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Understanding Due Diligence



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The term due diligence may mean many things, as it is a term that has been thrown around a number of different industries. For the most part, however, due diligence is all about making sure that all of the information about a company is up to date and is available to look at. In many ways it is similar to an audit, only without government influence. Due diligence is usually done when potential investors or partners are trying to figure out if your company is a good fit for them.

Why It Is Important
Due diligence is extremely important for both sides of any business situation. For the potential investor, it is a great way for them to learn exactly who a company is and what they are all about. They can learn information about their financial situation as well as about their personnel, contracts, marketing, production, and management situations, as well as many other things that would be important to a potential investor or partner. It is also an excellent way to prevent someone from swindling you, as many investment opportunities are not really opportunities but are scams that are designed to relieve some of your cash from your bank account.

If you are a valid company then due diligence can be a great thing! To begin with, it helps you by getting everything in order for your company. Many companies who undergo due diligence discover that they learn more about exactly who is working for them and what is going on than those who never have to partake of it. It also makes things easier for you when it comes to investors, as they can feel much more comfortable working with you if you have come clean about everything in your company.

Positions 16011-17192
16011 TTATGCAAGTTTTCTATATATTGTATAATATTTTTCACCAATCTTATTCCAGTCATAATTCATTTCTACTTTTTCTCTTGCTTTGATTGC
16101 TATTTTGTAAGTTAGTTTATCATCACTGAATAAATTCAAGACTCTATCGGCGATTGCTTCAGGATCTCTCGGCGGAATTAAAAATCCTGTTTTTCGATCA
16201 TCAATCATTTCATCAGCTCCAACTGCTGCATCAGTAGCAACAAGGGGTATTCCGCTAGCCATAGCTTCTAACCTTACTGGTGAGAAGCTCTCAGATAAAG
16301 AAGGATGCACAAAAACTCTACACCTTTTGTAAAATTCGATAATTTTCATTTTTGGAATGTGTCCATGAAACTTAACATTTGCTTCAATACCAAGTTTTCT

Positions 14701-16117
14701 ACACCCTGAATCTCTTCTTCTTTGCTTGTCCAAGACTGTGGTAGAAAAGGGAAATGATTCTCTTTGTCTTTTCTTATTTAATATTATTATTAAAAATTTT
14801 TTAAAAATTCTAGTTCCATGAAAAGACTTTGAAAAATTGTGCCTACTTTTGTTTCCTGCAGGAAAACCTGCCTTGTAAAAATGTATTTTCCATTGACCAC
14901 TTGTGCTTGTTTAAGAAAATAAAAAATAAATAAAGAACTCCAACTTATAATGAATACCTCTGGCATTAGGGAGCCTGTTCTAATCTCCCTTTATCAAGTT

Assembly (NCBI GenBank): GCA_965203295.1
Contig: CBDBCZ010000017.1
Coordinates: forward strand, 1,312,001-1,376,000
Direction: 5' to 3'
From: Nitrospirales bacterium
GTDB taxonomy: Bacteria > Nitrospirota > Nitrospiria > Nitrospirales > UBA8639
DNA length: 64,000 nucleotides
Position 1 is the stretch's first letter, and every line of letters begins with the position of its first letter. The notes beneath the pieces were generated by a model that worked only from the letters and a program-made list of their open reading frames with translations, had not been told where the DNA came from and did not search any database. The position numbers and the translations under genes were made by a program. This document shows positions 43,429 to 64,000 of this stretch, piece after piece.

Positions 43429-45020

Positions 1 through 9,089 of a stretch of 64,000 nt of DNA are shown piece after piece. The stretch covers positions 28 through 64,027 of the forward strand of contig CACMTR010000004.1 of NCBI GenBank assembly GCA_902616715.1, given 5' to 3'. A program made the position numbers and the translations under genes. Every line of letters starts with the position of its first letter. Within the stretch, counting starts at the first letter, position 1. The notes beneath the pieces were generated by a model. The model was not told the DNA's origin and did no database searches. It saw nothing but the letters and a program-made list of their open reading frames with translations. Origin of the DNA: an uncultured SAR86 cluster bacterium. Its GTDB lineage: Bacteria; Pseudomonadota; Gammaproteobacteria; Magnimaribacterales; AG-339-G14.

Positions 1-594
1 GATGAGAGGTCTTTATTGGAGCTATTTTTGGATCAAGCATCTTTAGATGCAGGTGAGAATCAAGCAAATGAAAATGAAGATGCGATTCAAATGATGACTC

What is Required?
What is required for due diligence? It depends on how detailed you want to get. Some companies put together their financial package along with their marketing strategies and claim that they have done due diligence. Others, however, take things a step further, which may be a good idea. They speak with employees who work at the company and tie together documents with people’s memories in order to get a true picture of what exactly goes on at the company. If you are an investor, you may want to speak with as many employees as possible, but remember that memories can be faulty, so back up everything you can with documentation. Also remember that sometimes employees will say one thing to your face because they know they are being judged while they say another behind your back, so always take everything you are told at face value.

Sometimes due diligence is done right out in the open, by a company or by someone who is looking to invest in the company. Other times, however, it is done on the sly, with the company that is being investigated none the wiser about the investment. If you choose to do due diligence on the sly, make sure that you comply with the Fair Credit Reporting Act.



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